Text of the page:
Filed under: Internal communication
Ask any member of your workforce “What is your main source of corporate news?” and the answer invariably is “email”. This is despite two decade’s worth of steady improvement to other digital comms channels, and whole decade’s leap forward in a single week when Covid hit.
In practice, new tools have simple added to existing channels. So in addition to email there’s posts to Yammer or Workplace by Facebook, updates sent to Microsoft Teams, and messages posted to display signs. This situation doesn’t make anyone happy. Employees are overloaded with “corporate spam” and internal comms teams are rushing every week just to keep up with all the messages sent to so many different channels.
In our consulting work, our clients are either internal comms or IT teams, and it’s our job to find practical ways forward. What we’ve come to realise is this:
Incremental improvements to internal comms are no longer enough. What’s needed is a leap of faith that involves making strategic decisions across multiple channels at once, and then staying the course.
Thankfully there’s a practical framework that can be used to plan the way forward: the digital maturity model for internal comms. Before we get to that, let’s start with the many small compromises that undermine the ability to make real progress.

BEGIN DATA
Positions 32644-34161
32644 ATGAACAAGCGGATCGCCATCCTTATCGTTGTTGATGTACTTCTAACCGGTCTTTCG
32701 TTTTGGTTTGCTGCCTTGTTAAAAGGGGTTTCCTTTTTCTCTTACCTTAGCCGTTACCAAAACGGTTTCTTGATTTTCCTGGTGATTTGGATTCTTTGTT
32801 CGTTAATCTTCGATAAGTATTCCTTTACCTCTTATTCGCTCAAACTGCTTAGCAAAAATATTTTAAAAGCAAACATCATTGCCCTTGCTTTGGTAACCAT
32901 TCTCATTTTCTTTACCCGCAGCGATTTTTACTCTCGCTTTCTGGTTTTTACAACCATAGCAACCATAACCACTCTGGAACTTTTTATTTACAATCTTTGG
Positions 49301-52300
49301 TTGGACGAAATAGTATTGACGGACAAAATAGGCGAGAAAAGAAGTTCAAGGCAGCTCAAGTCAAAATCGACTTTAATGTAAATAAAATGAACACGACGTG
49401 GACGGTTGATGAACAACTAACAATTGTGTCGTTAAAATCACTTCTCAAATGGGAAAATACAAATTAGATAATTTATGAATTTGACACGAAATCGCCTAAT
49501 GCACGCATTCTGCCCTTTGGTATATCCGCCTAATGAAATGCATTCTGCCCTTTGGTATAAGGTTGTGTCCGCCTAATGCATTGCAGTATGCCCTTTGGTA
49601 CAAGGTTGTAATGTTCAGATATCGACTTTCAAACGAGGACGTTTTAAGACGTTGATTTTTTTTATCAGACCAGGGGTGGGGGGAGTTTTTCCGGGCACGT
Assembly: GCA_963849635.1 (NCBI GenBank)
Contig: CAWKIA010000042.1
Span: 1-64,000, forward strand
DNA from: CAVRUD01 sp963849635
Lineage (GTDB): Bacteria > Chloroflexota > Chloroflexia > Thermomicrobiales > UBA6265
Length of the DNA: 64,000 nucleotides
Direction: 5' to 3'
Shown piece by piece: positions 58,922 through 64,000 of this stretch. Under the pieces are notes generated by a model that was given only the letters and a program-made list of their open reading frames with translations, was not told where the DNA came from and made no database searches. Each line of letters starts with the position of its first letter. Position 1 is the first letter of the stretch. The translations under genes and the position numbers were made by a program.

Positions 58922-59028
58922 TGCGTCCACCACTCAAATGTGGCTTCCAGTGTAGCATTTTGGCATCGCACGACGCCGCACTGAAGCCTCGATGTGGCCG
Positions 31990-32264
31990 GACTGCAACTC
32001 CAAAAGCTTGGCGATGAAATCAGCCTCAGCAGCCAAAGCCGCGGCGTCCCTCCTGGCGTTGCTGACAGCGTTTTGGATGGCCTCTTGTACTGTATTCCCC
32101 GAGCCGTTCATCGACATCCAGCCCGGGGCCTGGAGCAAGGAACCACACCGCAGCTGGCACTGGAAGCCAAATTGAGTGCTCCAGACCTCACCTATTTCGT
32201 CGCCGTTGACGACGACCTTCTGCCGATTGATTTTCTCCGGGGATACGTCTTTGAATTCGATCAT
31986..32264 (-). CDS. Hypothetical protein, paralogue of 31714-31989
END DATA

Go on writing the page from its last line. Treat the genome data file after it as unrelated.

Death by a thousand exceptions
The intranet is the primary channel for corporate comms, and messages are posted to it every day. Of course, some messages we really need to be sure are going to reach everyone, like the CEO’s message, so we email that to all staff. There’s also the monthly senior leaders’ update, which we send out as an email newsletter. Key policy changes, like updates to our compliance rules, are also emailed.
These are all reasonable approaches in the short term, but they impede progress in key ways:
- If the most important messages are sent via email, then that clearly indicates that the primary channel is actually email, not the intranet.
- In our research, we’ve heard many employees says “if it’s important, then it’s emailed” as the explanation for why they don’t regularly visit the intranet.
- Once exceptions are made, then it’s hard to stop others demanding the use of all-staff emails, which heads things in the wrong direction.
- It also leaves the intranet as the second-hand channel, an archive rather than source of news (16 years ago we highlighted the need to make the intranet the first source of news).
Somewhat used platforms
During the early days of the pandemic, Microsoft Teams (or Workplace by Facebook) was “rolled out” to the whole workforce. It was quickly taken up as a way of holding virtual meetings, but its use as a collaboration tool is pretty limited. Stats show that 40% of staff are regularly using Teams, and the figures are much the same for Yammer. While we’re sending out culture-related items to these channels, we know not everyone is seeing them, so we’re hoping that team leaders will pass things on.
The huge issue for collaboration tools in most organisations is that they were never fully adopted, with many of them stalling at usage levels of 40-60% of the workforce. This has big implications:
- ‘Need to know’ messages can’t be sent out via collaboration tools, as they won’t reach all staff.
- More broadly, the low levels of adoption mean that these channels can only supplement existing channels (eg email), rather than replacing them.